Our mission is to become a worldwide reference for education in the field for all professionals involved in the process to disseminate knowledge & skills of Acute Cardiovascular Care.
Our mission is to promote excellence in clinical diagnosis, research, technical development, and education in cardiovascular imaging.
Our mission is to promote excellence in research, practice, education and policy in cardiovascular health, primary and secondary prevention.
Our mission is to reduce the burden of cardiovascular disease through percutaneous cardiovascular interventions.
Improving the quality of life and reducing sudden cardiac death by limiting the impact of heart rhythm disturbances.
Our mission is to improve quality of life and longevity, through better prevention, diagnosis and treatment of heart failure, including the establishment of networks for its management, education and research.
The ESC Working Groups' goal is to stimulate and disseminate scientific knowledge in different fields of cardiology.
The ESC Councils' goal is to share knowledge among medical professionals practicing in specific cardiology domains.
A 45-year-old male visited our outpatient department due to breathless on mild exercise for 1 month. He also complained of frequent and sustained episodes of palpitations associated with shortness of breath and in the last few days he had also dyspnea at rest. He denied chest pain, syncope and fever. He was a smoker and he had a mild dyslipidaemia. He had no history of coronary artery disease, hypertension, diabetes, heavy alcohol use or illicit drug use. His family history was significant for a myocardial infarction and a sudden cardiac death, both in his father. His mother was 75 years old and lived in Romania, he hadn't any brothers or sons. There was no family history of congenital heart disease or cardiomyopathy.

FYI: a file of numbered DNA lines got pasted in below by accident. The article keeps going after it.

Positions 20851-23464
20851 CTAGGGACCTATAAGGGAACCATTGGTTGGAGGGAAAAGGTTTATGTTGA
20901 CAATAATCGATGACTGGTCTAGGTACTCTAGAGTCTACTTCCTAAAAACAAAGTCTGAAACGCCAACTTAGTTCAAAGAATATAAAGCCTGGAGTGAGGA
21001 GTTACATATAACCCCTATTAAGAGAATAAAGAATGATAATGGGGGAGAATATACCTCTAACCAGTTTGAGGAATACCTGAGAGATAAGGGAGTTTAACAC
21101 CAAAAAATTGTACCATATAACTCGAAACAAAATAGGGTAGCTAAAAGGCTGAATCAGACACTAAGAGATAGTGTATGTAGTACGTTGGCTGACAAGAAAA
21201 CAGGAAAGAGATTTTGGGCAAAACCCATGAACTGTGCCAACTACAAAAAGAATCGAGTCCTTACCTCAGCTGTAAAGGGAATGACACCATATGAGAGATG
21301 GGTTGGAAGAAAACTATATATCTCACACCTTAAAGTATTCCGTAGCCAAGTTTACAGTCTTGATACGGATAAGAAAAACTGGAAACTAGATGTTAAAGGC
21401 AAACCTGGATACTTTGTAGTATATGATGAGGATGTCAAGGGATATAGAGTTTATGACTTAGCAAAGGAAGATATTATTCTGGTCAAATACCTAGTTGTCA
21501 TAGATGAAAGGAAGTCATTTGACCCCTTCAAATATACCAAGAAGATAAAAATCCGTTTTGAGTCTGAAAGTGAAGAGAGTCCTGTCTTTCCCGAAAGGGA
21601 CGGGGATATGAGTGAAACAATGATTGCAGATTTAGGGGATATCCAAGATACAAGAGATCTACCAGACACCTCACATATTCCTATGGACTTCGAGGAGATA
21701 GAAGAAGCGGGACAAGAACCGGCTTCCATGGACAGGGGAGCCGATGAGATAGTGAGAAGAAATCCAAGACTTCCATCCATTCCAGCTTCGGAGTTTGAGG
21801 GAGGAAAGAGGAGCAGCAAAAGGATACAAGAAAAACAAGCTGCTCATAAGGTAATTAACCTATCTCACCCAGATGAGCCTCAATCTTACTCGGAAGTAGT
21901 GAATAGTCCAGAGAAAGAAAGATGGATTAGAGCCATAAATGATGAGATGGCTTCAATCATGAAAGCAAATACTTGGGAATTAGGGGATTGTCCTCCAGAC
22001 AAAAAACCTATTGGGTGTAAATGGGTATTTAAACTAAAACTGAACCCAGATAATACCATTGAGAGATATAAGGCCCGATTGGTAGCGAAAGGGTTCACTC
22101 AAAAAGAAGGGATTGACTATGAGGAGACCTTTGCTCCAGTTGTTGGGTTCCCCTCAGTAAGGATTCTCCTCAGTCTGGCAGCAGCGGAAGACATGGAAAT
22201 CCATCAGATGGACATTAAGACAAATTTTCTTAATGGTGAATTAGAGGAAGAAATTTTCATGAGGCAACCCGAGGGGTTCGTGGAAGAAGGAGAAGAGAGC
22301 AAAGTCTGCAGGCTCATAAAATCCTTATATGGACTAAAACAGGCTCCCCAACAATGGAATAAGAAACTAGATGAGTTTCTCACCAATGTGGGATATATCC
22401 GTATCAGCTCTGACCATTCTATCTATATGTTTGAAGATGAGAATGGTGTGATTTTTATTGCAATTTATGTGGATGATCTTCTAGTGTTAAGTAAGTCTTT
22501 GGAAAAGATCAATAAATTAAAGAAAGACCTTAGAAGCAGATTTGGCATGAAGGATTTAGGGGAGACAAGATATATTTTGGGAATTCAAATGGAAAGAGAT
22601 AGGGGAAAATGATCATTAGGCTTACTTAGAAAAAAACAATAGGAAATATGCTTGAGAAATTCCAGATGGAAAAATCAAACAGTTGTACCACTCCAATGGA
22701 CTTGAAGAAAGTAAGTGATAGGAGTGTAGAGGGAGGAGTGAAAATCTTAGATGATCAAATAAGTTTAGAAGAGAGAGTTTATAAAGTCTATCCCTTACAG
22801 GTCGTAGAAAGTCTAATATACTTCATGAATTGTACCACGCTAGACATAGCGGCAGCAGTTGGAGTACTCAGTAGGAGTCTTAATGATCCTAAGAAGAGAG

Coronary angiography, which was performed to rule out ischemic heart disease, not reveal obstructive coronary artery disease (<50% stenosis). Ventriculography in the right anterior oblique (RAO) identified extensive trabeculations of the anterior, lateral, and apical regions. The overall EF was estimated at 25%. A presumptive diagnosis of left ventricular non-compaction (LVNC) was made.
Basal and contrast-enhanced cardiac magnetic resonance imaging (MRI) confirmed the presence of trabeculation and intertrabecular recesses, with a two-layered structure of the endocardium with an increased noncompacted to compacted ratio (> 2.0) in the LV lateral wall, as well as global hypokinesis and an increased LV volume, which were all compatible with LVNC.
Short episodes of clinically silent atrial fibrillation, frequent episodes of ventricular bigeminy and many premature ventricular beats were documented during telemetric monitoring.
QUESTIONSWhich of the strategies/procedures do you judge reasonable at this time?Do you think that genetic testing for LVNC is appropriate?
European Society of Cardiology
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Our mission: To reduce the burden of cardiovascular disease
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